Pabst v. BP Exploration & Production, Inc. et al, No. 2:2021cv00290 - Document 27 (E.D. La. 2022)

Court Description: ORDER AND REASONS: Plaintiff's 24 Motion to Stay is GRANTED. IT IS ORDERED that this case is hereby STAYED until the Claims Administrator addresses Plaintiff's new NOIS submitted on November 3, 2021, and until the Defendants elect to mediate or not, if necessary. IT IS FURTHER ORDERED that Plaintiff's pending 26 Ex Parte Motion for Extension of Deadlines for Expert Disclosures is DENIED AS MOOT. Signed by Judge Jane Triche Milazzo on 1/6/2022. (cwa)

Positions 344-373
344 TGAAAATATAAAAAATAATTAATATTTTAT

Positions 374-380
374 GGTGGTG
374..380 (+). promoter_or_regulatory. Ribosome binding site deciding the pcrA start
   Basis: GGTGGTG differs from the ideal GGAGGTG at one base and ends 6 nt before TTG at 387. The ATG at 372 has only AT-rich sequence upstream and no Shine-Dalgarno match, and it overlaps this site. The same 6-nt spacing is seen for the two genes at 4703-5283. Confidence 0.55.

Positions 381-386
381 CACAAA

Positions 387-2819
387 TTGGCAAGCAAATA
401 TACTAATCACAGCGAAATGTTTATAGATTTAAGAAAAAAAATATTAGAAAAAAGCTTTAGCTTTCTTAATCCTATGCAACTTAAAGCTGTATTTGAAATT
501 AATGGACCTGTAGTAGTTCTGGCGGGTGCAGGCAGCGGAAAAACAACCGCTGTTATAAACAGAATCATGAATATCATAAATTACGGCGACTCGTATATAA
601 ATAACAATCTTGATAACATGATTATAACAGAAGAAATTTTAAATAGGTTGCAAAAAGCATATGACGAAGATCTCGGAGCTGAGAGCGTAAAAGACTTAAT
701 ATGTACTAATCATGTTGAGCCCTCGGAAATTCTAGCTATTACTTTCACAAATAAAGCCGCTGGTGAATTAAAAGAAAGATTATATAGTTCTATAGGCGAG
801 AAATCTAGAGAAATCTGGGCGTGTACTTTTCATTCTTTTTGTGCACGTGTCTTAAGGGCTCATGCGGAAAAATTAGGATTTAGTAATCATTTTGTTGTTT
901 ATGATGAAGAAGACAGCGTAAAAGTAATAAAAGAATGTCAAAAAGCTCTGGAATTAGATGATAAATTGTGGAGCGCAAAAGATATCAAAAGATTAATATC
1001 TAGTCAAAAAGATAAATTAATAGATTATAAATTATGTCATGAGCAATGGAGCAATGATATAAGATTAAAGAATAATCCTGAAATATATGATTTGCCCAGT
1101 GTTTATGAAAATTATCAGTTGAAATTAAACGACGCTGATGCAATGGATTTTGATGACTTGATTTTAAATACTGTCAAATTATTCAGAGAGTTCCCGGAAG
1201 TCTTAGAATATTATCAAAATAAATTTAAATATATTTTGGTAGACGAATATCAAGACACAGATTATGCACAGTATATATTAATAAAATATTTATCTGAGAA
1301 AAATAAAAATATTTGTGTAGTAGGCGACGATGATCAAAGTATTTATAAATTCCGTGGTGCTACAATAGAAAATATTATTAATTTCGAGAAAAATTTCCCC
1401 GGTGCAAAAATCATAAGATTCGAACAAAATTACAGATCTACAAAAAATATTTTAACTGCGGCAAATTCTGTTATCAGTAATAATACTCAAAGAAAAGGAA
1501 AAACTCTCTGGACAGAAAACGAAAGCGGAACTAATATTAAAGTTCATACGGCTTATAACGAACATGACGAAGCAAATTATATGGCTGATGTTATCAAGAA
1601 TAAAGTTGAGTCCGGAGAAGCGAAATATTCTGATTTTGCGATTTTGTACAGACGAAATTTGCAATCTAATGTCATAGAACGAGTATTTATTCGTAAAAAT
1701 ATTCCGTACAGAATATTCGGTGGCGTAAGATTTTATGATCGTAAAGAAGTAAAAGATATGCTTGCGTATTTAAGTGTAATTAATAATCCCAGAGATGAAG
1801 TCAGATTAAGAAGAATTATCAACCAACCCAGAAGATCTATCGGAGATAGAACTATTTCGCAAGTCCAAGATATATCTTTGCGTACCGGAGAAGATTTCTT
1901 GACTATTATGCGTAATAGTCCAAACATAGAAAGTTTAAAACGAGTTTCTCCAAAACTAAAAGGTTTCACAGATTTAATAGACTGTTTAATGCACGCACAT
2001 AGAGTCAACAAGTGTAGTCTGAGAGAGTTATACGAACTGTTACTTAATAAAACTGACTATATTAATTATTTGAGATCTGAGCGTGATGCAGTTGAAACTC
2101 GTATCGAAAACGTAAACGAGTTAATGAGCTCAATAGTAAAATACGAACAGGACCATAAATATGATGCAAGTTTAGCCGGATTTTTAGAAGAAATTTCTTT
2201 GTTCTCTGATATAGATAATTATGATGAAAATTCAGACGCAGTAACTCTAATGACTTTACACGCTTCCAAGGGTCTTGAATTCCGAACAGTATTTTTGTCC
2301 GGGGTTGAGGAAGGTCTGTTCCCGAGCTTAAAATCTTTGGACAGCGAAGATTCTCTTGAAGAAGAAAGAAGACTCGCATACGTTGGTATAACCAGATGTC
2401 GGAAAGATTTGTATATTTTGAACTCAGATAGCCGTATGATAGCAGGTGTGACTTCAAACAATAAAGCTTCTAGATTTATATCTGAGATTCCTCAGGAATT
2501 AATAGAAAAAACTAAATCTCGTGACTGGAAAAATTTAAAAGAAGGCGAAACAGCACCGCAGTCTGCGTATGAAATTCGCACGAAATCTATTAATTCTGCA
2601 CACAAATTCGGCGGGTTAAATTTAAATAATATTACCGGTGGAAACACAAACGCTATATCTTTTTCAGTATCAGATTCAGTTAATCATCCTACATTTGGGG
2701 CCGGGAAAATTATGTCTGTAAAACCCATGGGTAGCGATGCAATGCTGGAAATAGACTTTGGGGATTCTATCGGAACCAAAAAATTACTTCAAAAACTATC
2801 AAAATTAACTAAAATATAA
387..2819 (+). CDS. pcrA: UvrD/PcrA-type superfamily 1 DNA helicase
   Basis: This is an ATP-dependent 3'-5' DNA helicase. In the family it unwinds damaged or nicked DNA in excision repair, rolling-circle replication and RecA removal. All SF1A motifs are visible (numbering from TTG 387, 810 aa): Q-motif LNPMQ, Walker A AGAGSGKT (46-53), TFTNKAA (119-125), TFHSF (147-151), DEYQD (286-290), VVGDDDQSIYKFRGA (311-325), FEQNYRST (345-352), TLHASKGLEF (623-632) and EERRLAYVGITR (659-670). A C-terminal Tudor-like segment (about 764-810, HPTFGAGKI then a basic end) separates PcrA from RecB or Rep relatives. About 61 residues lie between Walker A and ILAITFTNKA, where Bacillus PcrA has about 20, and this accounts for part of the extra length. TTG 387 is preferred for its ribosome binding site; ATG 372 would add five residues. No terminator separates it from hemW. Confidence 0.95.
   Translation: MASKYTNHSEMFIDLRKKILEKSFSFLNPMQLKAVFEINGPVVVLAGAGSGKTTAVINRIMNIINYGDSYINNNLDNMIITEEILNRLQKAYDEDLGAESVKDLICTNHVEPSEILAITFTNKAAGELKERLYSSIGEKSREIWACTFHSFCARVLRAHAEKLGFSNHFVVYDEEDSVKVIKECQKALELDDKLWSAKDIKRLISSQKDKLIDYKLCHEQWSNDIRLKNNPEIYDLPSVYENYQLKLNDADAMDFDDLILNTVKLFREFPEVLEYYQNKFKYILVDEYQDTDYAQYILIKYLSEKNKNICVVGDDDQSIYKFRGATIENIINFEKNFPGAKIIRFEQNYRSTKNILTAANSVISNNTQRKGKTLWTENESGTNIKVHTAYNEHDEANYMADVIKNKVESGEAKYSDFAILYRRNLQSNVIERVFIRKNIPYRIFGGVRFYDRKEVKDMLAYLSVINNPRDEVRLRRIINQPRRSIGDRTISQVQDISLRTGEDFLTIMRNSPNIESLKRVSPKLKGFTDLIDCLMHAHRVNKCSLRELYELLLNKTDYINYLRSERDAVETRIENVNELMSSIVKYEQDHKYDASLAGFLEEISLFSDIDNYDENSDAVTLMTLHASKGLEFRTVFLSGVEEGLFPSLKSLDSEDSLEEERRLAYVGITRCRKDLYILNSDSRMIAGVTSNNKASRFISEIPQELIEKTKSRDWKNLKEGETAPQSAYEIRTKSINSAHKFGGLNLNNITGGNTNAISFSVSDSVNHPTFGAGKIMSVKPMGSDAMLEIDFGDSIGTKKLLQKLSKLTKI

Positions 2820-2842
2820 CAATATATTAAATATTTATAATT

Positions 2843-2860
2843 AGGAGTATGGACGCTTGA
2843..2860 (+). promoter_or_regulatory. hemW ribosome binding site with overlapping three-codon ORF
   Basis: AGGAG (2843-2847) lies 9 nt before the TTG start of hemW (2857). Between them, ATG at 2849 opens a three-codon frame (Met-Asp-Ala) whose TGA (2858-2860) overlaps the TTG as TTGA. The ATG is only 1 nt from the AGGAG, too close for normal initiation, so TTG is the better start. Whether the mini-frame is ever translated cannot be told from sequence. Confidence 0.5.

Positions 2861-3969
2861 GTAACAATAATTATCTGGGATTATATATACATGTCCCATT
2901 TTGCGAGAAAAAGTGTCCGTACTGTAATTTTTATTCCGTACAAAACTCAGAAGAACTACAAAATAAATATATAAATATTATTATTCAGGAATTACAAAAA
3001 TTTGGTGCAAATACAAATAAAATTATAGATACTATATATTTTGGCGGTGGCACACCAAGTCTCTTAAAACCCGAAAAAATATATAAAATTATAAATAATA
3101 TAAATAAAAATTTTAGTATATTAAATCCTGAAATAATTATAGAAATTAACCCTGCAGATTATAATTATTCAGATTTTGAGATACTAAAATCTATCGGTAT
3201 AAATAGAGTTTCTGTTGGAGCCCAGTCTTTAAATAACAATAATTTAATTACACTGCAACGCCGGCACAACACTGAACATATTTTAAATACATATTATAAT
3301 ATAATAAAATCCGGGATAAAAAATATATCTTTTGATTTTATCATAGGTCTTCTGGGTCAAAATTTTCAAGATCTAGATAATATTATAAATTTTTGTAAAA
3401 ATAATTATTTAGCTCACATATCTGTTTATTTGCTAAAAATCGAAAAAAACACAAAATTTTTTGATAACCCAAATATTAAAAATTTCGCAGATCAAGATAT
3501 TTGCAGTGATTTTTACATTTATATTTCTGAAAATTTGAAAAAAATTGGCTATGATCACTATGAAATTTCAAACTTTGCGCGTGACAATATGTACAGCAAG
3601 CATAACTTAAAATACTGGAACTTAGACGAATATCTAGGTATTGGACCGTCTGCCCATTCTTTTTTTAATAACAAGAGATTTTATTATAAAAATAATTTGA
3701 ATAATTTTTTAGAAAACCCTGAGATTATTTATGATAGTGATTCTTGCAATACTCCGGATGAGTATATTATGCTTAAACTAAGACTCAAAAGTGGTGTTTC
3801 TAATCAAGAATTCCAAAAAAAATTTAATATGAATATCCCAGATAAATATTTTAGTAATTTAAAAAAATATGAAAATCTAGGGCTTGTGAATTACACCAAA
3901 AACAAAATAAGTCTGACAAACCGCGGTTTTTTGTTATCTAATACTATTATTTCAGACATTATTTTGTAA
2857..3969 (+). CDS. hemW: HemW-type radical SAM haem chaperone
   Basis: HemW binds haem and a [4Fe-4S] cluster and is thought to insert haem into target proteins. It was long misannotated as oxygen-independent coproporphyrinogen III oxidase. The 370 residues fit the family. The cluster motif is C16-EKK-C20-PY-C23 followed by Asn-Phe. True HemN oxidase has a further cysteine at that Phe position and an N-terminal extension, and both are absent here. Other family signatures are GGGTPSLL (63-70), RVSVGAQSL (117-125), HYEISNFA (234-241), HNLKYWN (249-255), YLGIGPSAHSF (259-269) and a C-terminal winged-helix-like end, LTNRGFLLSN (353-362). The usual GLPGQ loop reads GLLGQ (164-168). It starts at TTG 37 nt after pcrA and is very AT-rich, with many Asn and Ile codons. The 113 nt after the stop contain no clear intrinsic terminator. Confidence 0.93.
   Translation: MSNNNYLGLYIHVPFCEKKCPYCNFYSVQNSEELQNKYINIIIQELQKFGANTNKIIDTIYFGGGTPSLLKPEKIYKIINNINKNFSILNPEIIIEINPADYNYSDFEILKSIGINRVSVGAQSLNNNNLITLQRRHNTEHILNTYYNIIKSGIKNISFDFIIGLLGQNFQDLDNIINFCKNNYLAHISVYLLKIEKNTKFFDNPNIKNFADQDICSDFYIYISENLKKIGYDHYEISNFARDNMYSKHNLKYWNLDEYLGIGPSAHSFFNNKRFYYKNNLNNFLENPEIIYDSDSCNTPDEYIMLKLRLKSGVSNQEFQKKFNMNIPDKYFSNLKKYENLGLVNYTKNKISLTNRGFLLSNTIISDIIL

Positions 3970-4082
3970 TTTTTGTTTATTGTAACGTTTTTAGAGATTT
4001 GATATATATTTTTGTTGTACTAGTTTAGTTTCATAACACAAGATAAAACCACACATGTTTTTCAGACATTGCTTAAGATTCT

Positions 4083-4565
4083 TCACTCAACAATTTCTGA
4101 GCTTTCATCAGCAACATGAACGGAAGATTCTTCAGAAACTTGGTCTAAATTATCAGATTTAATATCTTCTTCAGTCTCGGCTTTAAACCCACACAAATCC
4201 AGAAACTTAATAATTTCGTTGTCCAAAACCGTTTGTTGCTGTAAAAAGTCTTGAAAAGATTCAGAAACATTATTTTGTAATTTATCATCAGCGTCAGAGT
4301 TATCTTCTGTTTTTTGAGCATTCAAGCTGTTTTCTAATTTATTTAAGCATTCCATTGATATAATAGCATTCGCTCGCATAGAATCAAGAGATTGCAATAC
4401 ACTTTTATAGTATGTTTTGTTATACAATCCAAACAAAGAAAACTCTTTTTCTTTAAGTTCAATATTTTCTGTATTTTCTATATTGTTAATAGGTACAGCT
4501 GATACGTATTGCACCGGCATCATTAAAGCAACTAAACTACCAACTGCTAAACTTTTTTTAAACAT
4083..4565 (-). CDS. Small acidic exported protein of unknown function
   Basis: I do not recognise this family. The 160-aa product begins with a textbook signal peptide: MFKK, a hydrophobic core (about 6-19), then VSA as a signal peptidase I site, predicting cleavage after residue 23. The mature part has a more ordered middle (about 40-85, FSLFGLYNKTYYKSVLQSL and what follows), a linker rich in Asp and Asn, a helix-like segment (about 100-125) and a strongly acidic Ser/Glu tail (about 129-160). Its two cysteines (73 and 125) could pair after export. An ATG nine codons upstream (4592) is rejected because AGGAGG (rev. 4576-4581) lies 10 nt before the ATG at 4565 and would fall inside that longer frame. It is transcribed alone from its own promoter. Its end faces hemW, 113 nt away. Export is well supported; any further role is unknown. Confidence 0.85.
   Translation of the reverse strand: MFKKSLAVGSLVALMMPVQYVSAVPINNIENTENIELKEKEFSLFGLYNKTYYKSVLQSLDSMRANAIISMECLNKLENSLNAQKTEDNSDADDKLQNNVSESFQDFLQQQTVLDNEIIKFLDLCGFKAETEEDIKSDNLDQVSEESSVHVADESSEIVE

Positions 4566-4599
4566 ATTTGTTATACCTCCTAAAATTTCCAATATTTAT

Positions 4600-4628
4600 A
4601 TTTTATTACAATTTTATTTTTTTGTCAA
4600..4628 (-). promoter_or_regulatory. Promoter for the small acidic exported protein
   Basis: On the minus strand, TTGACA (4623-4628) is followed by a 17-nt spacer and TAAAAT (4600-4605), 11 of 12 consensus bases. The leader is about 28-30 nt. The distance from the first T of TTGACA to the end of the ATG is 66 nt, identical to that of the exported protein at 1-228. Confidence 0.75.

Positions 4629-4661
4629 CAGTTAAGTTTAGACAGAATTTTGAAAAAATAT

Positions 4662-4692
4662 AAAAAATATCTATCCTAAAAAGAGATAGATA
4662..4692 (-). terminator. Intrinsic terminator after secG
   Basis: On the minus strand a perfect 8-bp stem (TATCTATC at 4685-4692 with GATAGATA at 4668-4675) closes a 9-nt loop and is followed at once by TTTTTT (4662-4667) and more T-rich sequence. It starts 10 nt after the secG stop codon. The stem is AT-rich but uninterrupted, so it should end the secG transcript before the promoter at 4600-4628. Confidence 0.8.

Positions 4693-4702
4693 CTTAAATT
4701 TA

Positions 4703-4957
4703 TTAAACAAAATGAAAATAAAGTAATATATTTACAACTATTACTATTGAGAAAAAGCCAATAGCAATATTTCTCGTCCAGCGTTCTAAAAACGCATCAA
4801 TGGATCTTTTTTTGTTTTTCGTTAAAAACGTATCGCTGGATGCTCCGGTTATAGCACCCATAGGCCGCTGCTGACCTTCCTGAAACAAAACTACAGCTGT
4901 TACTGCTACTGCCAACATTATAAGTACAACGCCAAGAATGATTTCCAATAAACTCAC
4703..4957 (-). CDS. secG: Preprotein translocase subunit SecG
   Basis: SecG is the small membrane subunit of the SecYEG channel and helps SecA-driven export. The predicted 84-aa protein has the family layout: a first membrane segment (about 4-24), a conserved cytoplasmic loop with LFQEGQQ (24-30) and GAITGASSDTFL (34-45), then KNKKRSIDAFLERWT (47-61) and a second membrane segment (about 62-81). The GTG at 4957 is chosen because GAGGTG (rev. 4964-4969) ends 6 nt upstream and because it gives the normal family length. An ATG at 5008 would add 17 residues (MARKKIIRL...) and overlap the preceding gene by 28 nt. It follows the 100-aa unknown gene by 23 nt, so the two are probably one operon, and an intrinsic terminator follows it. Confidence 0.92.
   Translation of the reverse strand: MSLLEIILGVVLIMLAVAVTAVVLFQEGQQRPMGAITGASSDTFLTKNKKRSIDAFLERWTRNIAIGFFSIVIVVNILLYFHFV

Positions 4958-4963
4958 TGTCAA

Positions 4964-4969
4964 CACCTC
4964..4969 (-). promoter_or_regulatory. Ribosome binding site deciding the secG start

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Pabst v. BP Exploration & Production, Inc. et al Doc. 27 Case 2:21-cv-00290-JTM-DPC Document 27 Filed 01/06/22 Page 1 of 5 UNITED STATES DISTRICT COURT EASTERN DISTRICT OF LOUISIANA JOHN PABST CIVIL ACTION VERSUS NO. 21-290 BP EXPLORATION & PRODUCTION INC., ET AL. SECTION: H(2) ORDER AND REASONS Before the Court is Plaintiff John Pabst’s Motion to Stay (Doc. 24). For the following reasons, this Motion is GRANTED. BACKGROUND Plaintiff initiated this action pursuant to the Back End Litigation Option (“BELO”) of the Deepwater Horizon Medical Benefits Class Action Settlement Agreement (“MSA”) entered in the Deepwater Horizon Oil Spill Litigation, MDL 2179.1 The MSA provides the sole remedy for certain class members, including clean-up workers like Plaintiff, to sue Defendants BP Exploration & In re Oil Spill by the Oil Rig “Deepwater Horizon” in the Gulf of Mexico, on April 20, 2010, Case No. 2:10-md-2179. The MSA can be found in the record of that case at Doc. No. 6427-1. 1 1 Dockets.Justia.com Case 2:21-cv-00290-JTM-DPC Document 27 Filed 01/06/22 Page 2 of 5 Production Inc. and BP America Production Company for “Later-Manifested Physical Conditions” (“LMPC”). LMPCs are defined as physical conditions allegedly caused by spill-related exposure and first diagnosed after April 16, 2012.2 The MSA sets out a unique procedure for initiating a BELO lawsuit. First, class members must submit a Notice of Intent to Sue (“NOIS”) to the MSA Claims Administrator. The NOIS shall identify the LMPC and provide proof of the diagnosed condition and the date of first diagnosis. Once the NOIS is submitted, the Claims Administrator performs a basic review to confirm that it complies with the requirements of the MSA. If it does, the Claims Administrator sends the NOIS to Defendants for them to decide whether to mediate or not. If Defendants choose not to mediate, then the claimant has six months to file the BELO lawsuit. In this case, Plaintiff was diagnosed with orbital lymphoma on July 20, 2017, and with a cortical cataract on July 10, 2018.3 Plaintiff submitted his first NOIS based only on orbital lymphoma in June of 2020, and after following the above procedure, he filed the instant case in February of 2021.4 On November 3, 2021, Plaintiff submitted a second NOIS, this time based on his cataract.5 Now before the Court is Plaintiff’s Motion to Stay the instant case See Case No. 2179, Doc. 6427-1 at 17–18 (Section II(VV)). See Docs. 15, ¶ 29; 24-3 at 23. 4 See Doc. 1. 5 See Doc. 24-3 at 29. 2 3 2 Case 2:21-cv-00290-JTM-DPC Document 27 Filed 01/06/22 Page 3 of 5 while the Claims Administrator reviews the second NOIS.6 Defendants oppose staying this case.7 LAW AND ANALYSIS Plaintiff argues that a stay is necessary because it would be inefficient for this case to proceed through discovery when in the future Plaintiff will likely initiate another BELO lawsuit against Defendants based on his second NOIS. A failure to stay this case, according to Plaintiff, could lead to duplicative discovery and Daubert motions, as well extra costs from experts. Plaintiff contends that the most prudent option is to stay the instant case until the second BELO suit is filed and can be consolidated with this case. Defendants counter that Plaintiff was diagnosed with cataracts before filing his first NOIS, and his failure to include the ailment as an LMPC in the past does not justify a stay in the present. Defendants also argue that a stay prejudices them by preventing timely resolution and requiring additional expenses. In deciding whether to issue a stay, district courts consider several factors, including “(1) whether the litigation is at an early stage; (2) whether a stay will unduly prejudice or tactically disadvantage the non-moving party; (3) whether a stay will simplify the issues in question and streamline the trial; and (4) whether a stay will reduce the burden of litigation on the parties and 6 7 See Doc. 24. See Doc. 25. 3 Case 2:21-cv-00290-JTM-DPC Document 27 Filed 01/06/22 Page 4 of 5 on the court.”8 These factors weigh in favor of a stay. First, this case is at an early stage; only one deadline from the Scheduling Order has passed. Second, while the Court shares Defendants’ discontent with Plaintiff’s failure to include his cataract diagnosis in the first NOIS, any concerns about prejudice are misplaced. There is no guarantee that staying the instant case will be less timely and more expensive than litigating two similar cases back to back. Third, a stay may lead to consolidation, which will simplify the issues and potentially necessitate one trial rather than two. Finally, a stay will reduce the burden of litigation. CONCLUSION For the foregoing reasons, Plaintiff’s Motion to Stay (Doc. 24) is GRANTED. IT IS ORDERED that this case is hereby STAYED until the Claims Administrator addresses Plaintiff’s new NOIS submitted on November 3, 2021, and until the Defendants elect to mediate or not, if necessary. IT IS FURTHER ORDERED that Plaintiff’s pending Ex Parte Motion for Extension of Deadlines for Expert Disclosures (Doc. 26) is DENIED AS MOOT. Lawrence v. Jefferson Par. Pub. Defs., 20-1615, 2021 WL 6063253, at *2 & n.15 (E.D. La. Dec. 22, 2021). 8 4 Case 2:21-cv-00290-JTM-DPC Document 27 Filed 01/06/22 Page 5 of 5 New Orleans, Louisiana this 6th day of January, 2022 ____________________________________ JANE TRICHE MILAZZO UNITED STATES DISTRICT JUDGE 5